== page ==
I have not been back to the cabin since we scattered Mom’s ashes there in 2001. I decided to rely on my memory of the good times rather than revisiting the place. I have it well pictured in my mind, along with a few old snapshots tucked away someplace. I need to find those photos.

Whitey took us up the steep road to Jerome. Back in the day the family sometimes drove from the cabin, through Prescott Valley to Jerome. Then it was a true mining ghost town, full of abandoned houses and buildings just made for kids to explore and create our own stories and imagined legends. When Charlize and I arrived this time we found the place full of tourists taking photos of other tourists with their digital cameras. So Charlize and I joined them.

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Many if not all of the buildings and houses have been resurrected. People have returned to live in Jerome, living off the tourist trade, I presume. All the shops indicate thriving tourism, but that’s yet another subject I know little to nothing about.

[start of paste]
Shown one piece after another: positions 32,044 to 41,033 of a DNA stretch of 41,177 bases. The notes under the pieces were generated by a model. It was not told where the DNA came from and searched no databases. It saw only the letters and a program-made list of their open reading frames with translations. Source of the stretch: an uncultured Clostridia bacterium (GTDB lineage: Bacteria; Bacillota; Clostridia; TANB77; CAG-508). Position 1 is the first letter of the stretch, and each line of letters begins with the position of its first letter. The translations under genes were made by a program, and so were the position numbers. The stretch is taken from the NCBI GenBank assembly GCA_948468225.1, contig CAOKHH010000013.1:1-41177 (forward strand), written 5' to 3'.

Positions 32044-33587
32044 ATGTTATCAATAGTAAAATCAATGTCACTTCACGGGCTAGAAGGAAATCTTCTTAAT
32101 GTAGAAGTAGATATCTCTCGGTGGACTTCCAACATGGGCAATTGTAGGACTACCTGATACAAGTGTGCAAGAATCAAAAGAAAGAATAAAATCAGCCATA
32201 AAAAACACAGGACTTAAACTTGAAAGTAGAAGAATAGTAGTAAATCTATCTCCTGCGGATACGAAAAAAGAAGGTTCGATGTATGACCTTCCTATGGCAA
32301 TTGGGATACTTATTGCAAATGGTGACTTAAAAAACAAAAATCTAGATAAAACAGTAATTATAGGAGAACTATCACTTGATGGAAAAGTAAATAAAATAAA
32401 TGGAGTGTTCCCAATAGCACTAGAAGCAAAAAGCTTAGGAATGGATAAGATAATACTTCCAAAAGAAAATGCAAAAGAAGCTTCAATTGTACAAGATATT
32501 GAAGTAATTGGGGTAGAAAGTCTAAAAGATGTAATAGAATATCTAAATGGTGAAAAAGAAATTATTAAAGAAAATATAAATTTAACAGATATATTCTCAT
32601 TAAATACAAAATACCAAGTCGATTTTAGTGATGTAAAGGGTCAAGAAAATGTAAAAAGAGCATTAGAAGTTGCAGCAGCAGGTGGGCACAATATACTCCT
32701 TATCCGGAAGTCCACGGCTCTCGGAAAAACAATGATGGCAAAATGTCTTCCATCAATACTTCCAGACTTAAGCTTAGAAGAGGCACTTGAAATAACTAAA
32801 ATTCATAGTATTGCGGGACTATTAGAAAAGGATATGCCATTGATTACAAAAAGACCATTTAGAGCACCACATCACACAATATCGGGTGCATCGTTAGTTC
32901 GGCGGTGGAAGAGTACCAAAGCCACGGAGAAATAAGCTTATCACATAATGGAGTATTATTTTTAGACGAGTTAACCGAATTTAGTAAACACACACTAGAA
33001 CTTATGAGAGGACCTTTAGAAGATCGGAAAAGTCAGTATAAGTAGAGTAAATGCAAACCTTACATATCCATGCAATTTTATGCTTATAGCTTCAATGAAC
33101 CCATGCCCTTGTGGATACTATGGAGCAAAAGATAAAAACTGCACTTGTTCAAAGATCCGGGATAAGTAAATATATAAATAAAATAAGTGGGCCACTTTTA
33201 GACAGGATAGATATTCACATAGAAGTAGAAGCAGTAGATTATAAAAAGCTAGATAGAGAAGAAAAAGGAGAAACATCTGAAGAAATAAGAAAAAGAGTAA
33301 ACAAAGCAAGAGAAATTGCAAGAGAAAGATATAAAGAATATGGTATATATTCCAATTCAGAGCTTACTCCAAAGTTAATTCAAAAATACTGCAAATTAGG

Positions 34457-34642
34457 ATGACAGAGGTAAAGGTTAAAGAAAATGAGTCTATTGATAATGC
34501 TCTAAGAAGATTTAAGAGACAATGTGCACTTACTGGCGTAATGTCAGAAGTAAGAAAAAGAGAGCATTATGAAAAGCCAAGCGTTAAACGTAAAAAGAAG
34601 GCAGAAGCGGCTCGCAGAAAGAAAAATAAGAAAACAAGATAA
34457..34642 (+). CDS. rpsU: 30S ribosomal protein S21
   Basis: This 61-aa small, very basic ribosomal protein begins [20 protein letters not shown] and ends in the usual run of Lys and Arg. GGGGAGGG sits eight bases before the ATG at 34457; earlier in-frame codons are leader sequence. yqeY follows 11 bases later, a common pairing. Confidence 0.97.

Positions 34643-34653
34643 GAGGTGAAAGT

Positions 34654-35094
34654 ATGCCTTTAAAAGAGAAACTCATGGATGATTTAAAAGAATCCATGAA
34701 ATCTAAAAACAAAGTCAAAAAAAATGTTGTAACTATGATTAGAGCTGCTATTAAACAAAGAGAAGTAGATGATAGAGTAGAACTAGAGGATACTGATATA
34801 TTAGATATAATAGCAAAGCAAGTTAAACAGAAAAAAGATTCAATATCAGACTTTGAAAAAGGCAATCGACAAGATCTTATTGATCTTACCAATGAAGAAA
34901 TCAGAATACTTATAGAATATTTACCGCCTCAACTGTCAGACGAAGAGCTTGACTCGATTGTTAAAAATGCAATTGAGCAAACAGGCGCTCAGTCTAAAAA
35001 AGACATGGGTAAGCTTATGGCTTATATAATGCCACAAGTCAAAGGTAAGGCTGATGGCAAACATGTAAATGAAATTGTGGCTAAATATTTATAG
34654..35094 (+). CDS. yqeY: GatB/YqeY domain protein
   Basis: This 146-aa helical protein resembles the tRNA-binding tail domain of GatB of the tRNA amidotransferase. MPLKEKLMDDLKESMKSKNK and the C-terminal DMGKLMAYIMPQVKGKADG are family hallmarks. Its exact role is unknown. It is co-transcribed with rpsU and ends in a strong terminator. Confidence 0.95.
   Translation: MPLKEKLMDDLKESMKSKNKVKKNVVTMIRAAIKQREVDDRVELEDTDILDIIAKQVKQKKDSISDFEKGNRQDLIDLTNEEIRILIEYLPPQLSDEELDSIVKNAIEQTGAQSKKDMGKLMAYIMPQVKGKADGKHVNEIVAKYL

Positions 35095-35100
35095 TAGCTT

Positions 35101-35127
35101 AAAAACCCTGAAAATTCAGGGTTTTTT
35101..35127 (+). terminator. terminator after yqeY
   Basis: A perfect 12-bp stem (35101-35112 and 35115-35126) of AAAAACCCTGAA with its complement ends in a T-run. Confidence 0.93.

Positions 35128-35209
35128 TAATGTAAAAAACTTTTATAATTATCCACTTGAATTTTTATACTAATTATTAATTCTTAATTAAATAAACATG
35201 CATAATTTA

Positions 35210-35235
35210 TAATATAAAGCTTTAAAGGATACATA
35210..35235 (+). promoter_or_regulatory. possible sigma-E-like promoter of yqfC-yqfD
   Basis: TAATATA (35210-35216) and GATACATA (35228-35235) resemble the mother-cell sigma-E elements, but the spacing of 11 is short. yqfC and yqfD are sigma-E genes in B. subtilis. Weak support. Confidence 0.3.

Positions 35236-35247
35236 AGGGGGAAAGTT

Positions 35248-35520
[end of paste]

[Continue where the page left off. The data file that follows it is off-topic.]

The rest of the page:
We didn’t tarry in Jerome and less than two hours later we were in Cave Creek at my brother’s house in the desert north of Phoenix. My runny nose and allergy-clogged head remind me of the almost forgotten reasons leaving the Valley of the Sun was not difficult. This photo of the Sonoran Desert in February, as represented by Joe’s back yard, doesn’t seem to provide any reason for allergy problems but a close look shows the cacti blooming.

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It was after dark when we finally arrived in Las Vegas. We enter town on a freeway I know nothing about, five or six lanes of rush hour traffic at 65 miles per hour. I have the mistaken idea that I can spot a hotel or there will be a sign for one. I will be able to pull off and check in.  I am quickly relieved of that ridiculous idea as the traffic worsens. I gradually inch our way to the right lane and take the first exit I come to. I obstruct traffic for seven or eight blocks looking for a place to pull off the street. I spot a parking lot and pull into it. Whitey, Charlize and I are all still whole, amazing! The hometown drivers continue to curse my out-of-state license plates and are, no doubt, glad to see me get the hell out of their way.

This time my new GPS comes through. I am less than a mile and a half way from a pet friendly La Quinta Inn. I follow the spoken directions and the map to the front door. I thank the device. I don’t know how I would have coped without it as tired and frazzled as I am.